Chris Woakes insists England will carry on sucking their sweets in Test matches, despite the furore over Faf du Plessis' fine for ball-tampering.

Woakes is the first England player to make public comment about the controversy which erupted after South Africa's series-sealing victory over Australia in Hobart.

Du Plessis was fined his whole match fee but was not banned, and therefore cleared to lead his team in the ongoing day-night Test in Adelaide, after the International Cricket Council ruled that broadcast footage of him shining the ball with residue from a sweet in his saliva amounted to a breach of its code of conduct.

Further video evidence then emerged of Virat Kohli, from the first Test of India's series against England in Rajkot, which was interpreted by some as another possible example of the same practice.

The India captain will face no inquiry, however, because the mandatory five-day window in which an investigation must begin under ICC protocol passed before the footage came to light.

Woakes, set to return for England in Mohali on Saturday, has called for clarification of a ''grey area'' - but he also believes, as the rules currently stand, there is no need for Alastair Cook's team to change their methods.

"We haven't been told off for it, or banned or fined - so we'll continue to do exactly what we've done in the past," he said.

''Occasionally at drinks breaks, the guys will come and have sweets or mints - just to freshen up and keep the energy going.

''But nothing from the sweet is allowed to go on the ball, or is supposed to. So therefore we don't do that."

Woakes would welcome a new ICC directive, following Du Plessis' punishment, to spell out exactly what is permitted.

"The fact that Faf du Plessis has been fined, the ICC are trying to make a stance on it," he said.

"(South Africa batsman) Hashim Amla said about him having chewing gum in his mouth pretty much all day - is that deemed as wrong, as cheating? I'm not sure - I think it needs to be clarified as to exactly what the problem is."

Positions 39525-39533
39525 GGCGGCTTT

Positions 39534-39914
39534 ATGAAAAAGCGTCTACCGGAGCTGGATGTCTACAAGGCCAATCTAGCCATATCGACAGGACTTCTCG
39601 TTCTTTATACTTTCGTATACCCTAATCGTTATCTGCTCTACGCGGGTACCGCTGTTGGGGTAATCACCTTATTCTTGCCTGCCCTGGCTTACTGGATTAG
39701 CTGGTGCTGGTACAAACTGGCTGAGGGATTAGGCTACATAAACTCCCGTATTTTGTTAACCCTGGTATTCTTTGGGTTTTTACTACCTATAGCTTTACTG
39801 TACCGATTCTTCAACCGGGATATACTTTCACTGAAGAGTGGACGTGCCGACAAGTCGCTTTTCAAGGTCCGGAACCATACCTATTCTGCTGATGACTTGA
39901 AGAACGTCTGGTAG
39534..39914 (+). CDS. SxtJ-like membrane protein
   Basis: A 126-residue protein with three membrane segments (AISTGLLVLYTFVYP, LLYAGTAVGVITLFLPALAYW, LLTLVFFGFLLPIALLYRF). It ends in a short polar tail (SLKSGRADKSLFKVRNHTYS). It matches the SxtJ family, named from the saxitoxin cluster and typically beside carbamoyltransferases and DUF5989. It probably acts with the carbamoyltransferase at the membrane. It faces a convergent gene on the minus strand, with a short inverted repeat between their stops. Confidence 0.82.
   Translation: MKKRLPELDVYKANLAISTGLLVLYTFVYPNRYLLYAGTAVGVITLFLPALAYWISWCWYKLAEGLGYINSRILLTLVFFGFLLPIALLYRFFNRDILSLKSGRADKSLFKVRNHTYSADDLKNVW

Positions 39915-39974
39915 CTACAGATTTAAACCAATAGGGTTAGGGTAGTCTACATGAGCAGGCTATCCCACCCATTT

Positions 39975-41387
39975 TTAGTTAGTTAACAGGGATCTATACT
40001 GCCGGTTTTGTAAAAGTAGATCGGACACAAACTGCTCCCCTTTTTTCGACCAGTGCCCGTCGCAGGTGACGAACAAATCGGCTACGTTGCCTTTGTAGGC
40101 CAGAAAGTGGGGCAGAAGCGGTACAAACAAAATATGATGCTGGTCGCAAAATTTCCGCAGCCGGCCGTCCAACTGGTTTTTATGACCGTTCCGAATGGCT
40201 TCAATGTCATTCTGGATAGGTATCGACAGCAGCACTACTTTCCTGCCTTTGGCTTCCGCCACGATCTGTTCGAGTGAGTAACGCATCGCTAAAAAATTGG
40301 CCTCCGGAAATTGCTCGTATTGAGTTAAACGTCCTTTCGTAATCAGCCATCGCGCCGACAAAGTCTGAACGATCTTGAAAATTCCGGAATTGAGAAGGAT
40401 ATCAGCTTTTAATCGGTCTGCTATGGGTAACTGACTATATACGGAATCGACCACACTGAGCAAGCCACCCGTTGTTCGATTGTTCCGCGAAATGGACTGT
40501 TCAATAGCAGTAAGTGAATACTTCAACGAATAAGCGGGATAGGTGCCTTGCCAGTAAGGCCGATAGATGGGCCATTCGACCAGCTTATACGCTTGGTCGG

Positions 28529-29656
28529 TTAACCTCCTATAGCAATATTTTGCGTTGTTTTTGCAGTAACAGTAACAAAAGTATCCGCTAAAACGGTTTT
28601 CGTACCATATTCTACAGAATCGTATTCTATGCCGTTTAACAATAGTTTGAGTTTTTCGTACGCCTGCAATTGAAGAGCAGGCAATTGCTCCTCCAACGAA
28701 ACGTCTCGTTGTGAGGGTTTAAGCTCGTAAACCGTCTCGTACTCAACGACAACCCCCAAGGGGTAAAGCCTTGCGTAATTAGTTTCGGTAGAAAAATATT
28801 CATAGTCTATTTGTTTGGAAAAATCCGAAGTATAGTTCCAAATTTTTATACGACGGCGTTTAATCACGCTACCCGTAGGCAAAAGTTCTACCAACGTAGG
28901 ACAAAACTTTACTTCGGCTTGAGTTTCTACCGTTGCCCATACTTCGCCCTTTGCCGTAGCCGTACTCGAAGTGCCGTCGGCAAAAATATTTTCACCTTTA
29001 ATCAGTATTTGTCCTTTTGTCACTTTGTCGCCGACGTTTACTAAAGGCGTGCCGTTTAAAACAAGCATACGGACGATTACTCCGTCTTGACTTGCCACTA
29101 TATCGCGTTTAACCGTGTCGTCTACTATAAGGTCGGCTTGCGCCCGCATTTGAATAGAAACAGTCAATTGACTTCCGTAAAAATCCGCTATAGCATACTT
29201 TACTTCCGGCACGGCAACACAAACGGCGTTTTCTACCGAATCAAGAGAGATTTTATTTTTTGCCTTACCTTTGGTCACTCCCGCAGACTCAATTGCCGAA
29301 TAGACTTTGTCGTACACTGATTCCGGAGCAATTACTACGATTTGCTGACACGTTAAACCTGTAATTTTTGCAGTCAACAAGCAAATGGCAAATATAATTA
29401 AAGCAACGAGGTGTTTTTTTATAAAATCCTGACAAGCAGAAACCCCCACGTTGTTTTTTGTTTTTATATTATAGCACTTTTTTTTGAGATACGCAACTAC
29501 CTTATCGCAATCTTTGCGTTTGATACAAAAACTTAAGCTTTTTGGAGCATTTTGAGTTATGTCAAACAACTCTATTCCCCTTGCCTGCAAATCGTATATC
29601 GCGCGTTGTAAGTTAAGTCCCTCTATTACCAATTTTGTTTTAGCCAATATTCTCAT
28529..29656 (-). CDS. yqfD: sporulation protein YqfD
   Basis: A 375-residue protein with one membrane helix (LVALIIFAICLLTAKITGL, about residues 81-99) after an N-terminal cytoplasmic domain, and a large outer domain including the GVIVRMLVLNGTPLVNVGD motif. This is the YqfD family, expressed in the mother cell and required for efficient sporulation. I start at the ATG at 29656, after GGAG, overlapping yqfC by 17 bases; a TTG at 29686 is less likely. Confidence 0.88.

Woakes concedes England may at some point have to consider ditching the mints back in the dressing-room if it becomes obvious that is what the ICC stipulates.

At present, though, there is no suggestion that is the case, and he added: ''If you're seen putting a sweet on to the ball, I think that obviously is against the rules. But everything else seems to be a little bit of a grey area.

''We won't be changing anything we do when we go out there this week.

''We've had good results in the first two Test matches, so we're not going to be trying to change anything we've done so far.''

Woakes is expected to return from the knee niggle he rested in England's second-Test defeat, in place of Stuart Broad who missed practice on Thursday because of the strained tendon in his right foot.

England may shuffle their resources further this weekend as they seek to battle back from 1-0 down with three to play.

Jos Buttler will almost certainly return for his first Test in 13 months, with out-of-form Ben Duckett likely to be dropped.

After initial observation of a pitch already bare at both ends, predictions that this venue would favour seam over spin appear wide of the mark.

Gareth Batty may therefore play his first match of the series in place of Zafar Ansari, still troubled by the back spasm which first struck last week in Vizag.

Woakes confirmed he is fully fit - but given the apparent conditions, is understandably sceptical of the possibility of picking four pace bowlers.

"There's not much grass on that wicket, so I can't expect it to do too much for the seamers," he said.

"I don't think it takes a rocket scientist to see that the ends are a bit more trimmed than the middle of the pitch, so therefore we're expecting it to spin.

"There has been history here that it might potentially help the seamers a bit more (than the other venues) - but at the same time last year's Test match [between India and South Africa] was the complete opposite."